LEGENDARY ACTOR ZERO MOSTEL
COMES TO LIFE ONSTAGE IN 'ZERO HOUR'
Aug. 25, 2010 (Jupiter, FL) - Actor Zero Mostel was larger than life. And he was a man of contradictions.
The Broadway star died in 1977, but he comes to life again onstage at the Maltz Jupiter Theatre in the award-winning Zero Hour, written by and starring Jim Brochu. The Theatre will present the show as a special limited engagement Oct. 14-17 and 21-24, with a discount available to season subscribers.
"We are proud to show South Florida why Jim Brochu's portrayal of this legendary star has earned so many rave reviews," said Andrew Kato, artistic director for the Maltz Jupiter Theatre.
In Zero Hour, Brochu portrays Mostel giving a no-holds-barred interview shortly before his death. In it, he talks about his detractors and his rivals, and ruminates on his meteoric career.
Fortunately for Mostel, his sense of humor saved him. And Brochu's lifelong admiration for Mostel deepened with research into the adversity Mostel faced beyond the McCarthy-era blacklist, including a harsh reaction from his Jewish parents over his marriage to a Catholic woman and a devastating leg injury he sustained in 1960 when he was struck by a New York City bus.
Mostel achieved Broadway superstardom in A Funny Thing Happened on the Way to the Forum and Fiddler on the Roof, and went on to win fame on the big screen in Mel Brooks' 1968 The Producers.
"The scenario allows us to see Mostel as the public remembers him; an outrageously larger than life figure who is continually performing and will do anything for a laugh," wrote Michael Dale in Broadway World. "It is brilliant, defiant and highly entertaining."
Like Mostel, Brooklyn-born Brochu is no stranger to fame. By the age of 13, he was working on Broadway - not as an actor, but as the seller of orange drinks at the back of the St. James Theatre during intermissions for Hello, Dolly!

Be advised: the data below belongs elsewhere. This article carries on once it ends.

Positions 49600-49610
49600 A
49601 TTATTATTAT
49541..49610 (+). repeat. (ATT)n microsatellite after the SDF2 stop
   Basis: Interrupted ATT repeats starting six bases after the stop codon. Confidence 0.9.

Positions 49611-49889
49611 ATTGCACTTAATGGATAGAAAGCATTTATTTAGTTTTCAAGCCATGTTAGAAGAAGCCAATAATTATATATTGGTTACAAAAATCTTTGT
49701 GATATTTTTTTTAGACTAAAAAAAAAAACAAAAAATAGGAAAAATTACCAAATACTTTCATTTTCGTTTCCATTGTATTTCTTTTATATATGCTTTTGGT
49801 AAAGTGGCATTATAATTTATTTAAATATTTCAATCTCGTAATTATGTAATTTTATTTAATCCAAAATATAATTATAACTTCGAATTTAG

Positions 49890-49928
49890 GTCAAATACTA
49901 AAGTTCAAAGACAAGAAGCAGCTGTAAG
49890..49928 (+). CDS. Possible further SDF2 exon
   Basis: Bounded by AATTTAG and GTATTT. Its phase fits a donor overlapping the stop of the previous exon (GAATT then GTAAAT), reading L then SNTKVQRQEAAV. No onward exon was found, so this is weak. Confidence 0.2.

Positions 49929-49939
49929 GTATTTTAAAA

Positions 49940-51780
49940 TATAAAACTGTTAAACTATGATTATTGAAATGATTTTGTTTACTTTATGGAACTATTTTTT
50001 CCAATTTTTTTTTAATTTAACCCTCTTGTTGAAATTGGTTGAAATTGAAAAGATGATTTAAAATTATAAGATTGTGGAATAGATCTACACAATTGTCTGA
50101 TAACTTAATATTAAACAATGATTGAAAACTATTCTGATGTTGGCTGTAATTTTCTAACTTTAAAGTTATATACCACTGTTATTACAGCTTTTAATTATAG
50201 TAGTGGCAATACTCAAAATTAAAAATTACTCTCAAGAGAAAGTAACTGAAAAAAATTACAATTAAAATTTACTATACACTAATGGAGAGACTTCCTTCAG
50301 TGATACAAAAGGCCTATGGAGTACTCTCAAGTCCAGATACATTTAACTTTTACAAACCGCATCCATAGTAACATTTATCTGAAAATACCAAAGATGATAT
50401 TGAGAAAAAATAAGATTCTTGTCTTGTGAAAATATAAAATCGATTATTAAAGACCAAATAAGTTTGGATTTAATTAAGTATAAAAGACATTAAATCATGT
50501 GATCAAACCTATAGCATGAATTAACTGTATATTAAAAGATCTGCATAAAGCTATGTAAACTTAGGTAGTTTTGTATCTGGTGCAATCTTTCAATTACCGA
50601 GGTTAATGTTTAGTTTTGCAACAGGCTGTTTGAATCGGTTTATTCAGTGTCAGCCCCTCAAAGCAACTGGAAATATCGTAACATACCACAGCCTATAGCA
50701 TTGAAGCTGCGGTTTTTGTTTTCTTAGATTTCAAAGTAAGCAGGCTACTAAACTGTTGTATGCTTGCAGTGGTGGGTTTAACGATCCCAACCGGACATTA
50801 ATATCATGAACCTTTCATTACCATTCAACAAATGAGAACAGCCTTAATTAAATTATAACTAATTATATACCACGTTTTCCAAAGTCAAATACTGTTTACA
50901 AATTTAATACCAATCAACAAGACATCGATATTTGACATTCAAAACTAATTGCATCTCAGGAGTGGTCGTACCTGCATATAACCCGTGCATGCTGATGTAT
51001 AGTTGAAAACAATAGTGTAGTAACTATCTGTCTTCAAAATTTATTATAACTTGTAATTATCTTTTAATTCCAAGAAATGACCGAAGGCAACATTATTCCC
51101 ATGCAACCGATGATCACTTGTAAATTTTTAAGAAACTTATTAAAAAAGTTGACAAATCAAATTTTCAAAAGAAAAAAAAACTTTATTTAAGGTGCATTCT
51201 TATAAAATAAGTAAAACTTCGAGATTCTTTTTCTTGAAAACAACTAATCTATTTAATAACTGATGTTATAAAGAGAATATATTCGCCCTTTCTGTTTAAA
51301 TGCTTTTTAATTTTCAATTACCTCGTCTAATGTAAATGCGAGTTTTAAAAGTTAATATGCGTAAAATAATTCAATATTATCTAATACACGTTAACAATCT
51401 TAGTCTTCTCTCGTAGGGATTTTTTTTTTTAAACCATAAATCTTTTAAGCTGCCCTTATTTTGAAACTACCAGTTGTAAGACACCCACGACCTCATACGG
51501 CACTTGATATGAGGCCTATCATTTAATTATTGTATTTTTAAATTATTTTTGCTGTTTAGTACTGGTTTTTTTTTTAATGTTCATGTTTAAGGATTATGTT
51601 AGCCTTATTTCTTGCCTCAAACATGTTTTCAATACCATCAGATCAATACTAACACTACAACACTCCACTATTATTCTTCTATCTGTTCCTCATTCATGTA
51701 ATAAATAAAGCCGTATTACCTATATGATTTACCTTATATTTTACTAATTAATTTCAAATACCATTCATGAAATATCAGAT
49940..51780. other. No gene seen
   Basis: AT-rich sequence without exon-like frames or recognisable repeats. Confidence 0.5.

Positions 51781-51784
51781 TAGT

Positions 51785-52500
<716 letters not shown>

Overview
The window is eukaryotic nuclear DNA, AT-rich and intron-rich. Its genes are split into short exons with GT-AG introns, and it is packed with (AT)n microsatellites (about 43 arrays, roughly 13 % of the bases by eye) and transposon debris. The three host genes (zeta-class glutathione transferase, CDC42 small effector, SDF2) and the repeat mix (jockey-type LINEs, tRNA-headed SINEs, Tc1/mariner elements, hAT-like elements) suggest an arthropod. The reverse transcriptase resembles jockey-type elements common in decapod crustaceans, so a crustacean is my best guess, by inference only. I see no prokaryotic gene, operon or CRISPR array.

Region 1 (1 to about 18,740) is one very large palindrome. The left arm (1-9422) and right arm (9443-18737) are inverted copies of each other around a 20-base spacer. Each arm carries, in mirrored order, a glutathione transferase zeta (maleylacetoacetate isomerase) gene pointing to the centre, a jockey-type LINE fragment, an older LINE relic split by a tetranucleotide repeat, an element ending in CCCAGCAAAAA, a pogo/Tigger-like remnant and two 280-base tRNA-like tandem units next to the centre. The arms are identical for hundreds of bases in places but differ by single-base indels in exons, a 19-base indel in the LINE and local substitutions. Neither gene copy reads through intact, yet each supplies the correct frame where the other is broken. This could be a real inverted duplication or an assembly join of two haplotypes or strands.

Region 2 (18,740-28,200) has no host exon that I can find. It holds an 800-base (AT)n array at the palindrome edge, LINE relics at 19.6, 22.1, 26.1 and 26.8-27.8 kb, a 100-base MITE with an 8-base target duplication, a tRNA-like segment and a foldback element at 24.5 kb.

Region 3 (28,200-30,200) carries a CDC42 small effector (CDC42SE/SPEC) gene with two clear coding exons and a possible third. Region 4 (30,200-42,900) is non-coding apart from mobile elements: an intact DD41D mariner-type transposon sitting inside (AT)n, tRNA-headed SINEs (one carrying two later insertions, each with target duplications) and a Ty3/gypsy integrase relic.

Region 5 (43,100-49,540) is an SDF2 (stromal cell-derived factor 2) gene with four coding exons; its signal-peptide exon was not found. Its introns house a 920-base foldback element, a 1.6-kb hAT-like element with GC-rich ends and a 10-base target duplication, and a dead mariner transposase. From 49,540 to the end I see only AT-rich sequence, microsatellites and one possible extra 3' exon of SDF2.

After studying drama at Carnegie-Mellon University, he returned to New York, where he earned a degree in English and made his Broadway stage debut in The Taming of the Shrew.
While working as a stage actor, he appeared in two legendary television commercials - first as a dancing raisin for Post Raisin Bran and then as the "Lemon from Outer Space" with Madge the Manicurist for Palmolive. His television work includes regular stints as Father James on All My Children, Judge Julius Weyburn on The Young and The Restless, Officer Jerry Chandler on the cult-classic Mary Hartman, Mary Hartman and the befuddled bailiff on NBC's Sirota's Court with Michael Constantine. He made his motion picture debut with a small role in The Gang That Couldn't Shoot Straight opposite another newcomer, Robert De Niro.
In May, Brochu received the New York Drama Desk Award for Best Solo Performance. He also has received Helen Hayes, Carbonell and L.A. Ovations awards for Zero Hour. He also has received nominations for the Lucille Lortel and the Outer Critics Circle awards (both for Best Solo Performance of 2010).
Brochu is an active member of the Dramatists Guild, the Screen Actors Guild, Actors Equity Association and remains, as The New York Times called him, a true "Man of the Theatre." His caricature hangs on the wall of the legendary Sardi's Restaurant in New York, a singular tribute to a 40-year show business career as an actor and playwright.
But for now, Brochu's mind is on Mostel, and Zero Hour has done more than simply allow Brochu to inhabit Mostel as a character: "Sometimes he really inhabits me."
Tickets to Zero Hour are $23 (subscribers), $29 (non-subscribers). To order, call (561) 575-2223 or (800) 445-1666. To purchase tickets online, log on to www.jupitertheatre.org.
The Maltz Jupiter Theatre is an award-winning professional not-for-profit regional theatre dedicated to the performing arts whose mission is to entertain, educate and inspire our community. The Theatre is a member of the prestigious League of Resident Theatres and is located east of U.S. Highway 1 at 1001 East Indiantown Road and State Road A1A in Jupiter.